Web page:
Early Cultures: Pre-European Peoples of Wisconsin
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More About Rockshelters
Image of a Rockshelter
Rockshelter

Image of an Artist's Rendition of a Rockshelter
Artist's rendition of a rockshelter
The smaller game hunted by the Archaic hunters roamed over smaller distances than the large animals of the earlier Paleo times. Because of this, people during this time could hunt and gather in smaller territories. They still needed to move around to take advantage of seasonal resources, but they didn't have to roam over as large a territory as the Paleo people did. During this time groups were beginning to develop their own territories for hunting and gathering. They still, however, traded over large distances for particularly good stones to make tools, or perhaps for other things that have not been preserved.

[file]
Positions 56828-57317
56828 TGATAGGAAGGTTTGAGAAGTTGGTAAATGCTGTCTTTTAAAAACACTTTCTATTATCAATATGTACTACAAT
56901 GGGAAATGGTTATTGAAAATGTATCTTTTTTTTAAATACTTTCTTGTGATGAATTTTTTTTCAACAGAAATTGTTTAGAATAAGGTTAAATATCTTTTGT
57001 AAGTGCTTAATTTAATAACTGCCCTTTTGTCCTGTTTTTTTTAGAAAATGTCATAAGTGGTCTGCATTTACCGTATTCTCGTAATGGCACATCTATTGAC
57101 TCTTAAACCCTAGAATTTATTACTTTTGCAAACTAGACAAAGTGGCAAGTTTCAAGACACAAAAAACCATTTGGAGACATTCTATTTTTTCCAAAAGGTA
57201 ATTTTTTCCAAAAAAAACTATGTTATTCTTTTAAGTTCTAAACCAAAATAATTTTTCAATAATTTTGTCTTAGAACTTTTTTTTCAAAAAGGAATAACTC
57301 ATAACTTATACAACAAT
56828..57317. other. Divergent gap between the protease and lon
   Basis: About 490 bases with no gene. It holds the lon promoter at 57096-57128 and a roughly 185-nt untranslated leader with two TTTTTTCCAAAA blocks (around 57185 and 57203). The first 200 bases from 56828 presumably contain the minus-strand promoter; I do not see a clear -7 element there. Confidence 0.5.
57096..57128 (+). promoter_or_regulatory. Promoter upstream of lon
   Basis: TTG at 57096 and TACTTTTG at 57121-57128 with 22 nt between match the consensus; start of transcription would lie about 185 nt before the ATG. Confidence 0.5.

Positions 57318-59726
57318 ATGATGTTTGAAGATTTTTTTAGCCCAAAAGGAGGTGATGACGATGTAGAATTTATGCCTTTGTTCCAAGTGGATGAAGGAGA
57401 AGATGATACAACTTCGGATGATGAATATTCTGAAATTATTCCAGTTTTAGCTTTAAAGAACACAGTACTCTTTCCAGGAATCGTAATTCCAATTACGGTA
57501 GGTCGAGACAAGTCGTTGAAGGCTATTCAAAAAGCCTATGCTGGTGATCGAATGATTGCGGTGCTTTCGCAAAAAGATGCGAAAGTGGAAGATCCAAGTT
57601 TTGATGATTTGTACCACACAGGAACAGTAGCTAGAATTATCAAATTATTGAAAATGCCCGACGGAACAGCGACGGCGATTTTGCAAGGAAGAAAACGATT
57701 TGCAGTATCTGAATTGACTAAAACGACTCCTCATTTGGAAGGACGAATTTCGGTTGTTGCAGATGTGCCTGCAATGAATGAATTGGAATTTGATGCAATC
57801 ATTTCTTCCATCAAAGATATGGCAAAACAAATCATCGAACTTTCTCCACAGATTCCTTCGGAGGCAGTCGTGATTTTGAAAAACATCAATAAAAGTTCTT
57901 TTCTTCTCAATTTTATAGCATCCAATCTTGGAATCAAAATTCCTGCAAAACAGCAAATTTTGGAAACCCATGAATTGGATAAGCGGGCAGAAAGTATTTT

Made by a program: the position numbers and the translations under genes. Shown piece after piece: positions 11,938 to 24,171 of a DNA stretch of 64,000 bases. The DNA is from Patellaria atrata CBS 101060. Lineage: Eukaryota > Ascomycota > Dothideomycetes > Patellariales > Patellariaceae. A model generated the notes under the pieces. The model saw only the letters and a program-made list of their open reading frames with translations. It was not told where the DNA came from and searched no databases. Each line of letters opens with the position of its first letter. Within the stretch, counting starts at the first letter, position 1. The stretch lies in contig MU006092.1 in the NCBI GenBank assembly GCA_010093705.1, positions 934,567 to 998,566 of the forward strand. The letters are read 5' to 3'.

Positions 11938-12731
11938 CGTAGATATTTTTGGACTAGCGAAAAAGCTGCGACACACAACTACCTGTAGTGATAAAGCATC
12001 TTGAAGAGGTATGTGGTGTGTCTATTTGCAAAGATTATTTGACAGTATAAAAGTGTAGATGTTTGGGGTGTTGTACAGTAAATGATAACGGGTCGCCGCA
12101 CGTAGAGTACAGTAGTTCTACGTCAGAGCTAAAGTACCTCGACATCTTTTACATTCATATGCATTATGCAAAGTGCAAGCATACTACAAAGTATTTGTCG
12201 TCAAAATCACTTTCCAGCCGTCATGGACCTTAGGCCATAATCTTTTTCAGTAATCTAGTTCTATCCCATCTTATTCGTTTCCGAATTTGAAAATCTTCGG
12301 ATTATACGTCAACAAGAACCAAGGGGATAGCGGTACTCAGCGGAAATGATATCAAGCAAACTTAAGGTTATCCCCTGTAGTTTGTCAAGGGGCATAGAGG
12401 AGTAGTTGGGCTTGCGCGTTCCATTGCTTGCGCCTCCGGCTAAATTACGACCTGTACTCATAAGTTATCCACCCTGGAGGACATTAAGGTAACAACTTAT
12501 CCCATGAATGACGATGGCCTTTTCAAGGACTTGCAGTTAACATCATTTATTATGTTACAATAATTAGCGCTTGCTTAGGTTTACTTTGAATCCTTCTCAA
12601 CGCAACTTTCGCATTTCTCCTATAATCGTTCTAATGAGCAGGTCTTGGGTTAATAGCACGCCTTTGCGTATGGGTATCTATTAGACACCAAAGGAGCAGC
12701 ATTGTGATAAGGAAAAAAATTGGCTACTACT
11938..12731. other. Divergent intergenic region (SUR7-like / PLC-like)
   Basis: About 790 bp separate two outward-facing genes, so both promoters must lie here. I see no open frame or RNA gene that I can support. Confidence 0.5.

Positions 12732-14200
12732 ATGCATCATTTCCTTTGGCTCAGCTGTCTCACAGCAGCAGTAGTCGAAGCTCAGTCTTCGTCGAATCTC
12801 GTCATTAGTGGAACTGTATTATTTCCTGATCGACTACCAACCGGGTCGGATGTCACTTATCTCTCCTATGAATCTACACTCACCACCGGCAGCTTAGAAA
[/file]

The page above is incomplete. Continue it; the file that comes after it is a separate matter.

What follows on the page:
Archaeologists know little about the shelters in which Archaic people lived since evidence of structures has not been found. The shelters still needed to be movable, or quickly made from local material, since people were still moving frequently. They were still probably made with hides, sticks and/or brush. Moving to sheltered areas such as caves or rockshelters during the winter provided protection from the elements.

People continued to live in small family groups as they moved to take advantage of seasonal resources. Summer camps may have consisted of 25-30 people with groups breaking into smaller segments during the winter. Heavier household goods were now being used because they could be left at a campsite that people would return to the next year. Textiles and basketry originated during this time. Grinding stones were used to process food products.














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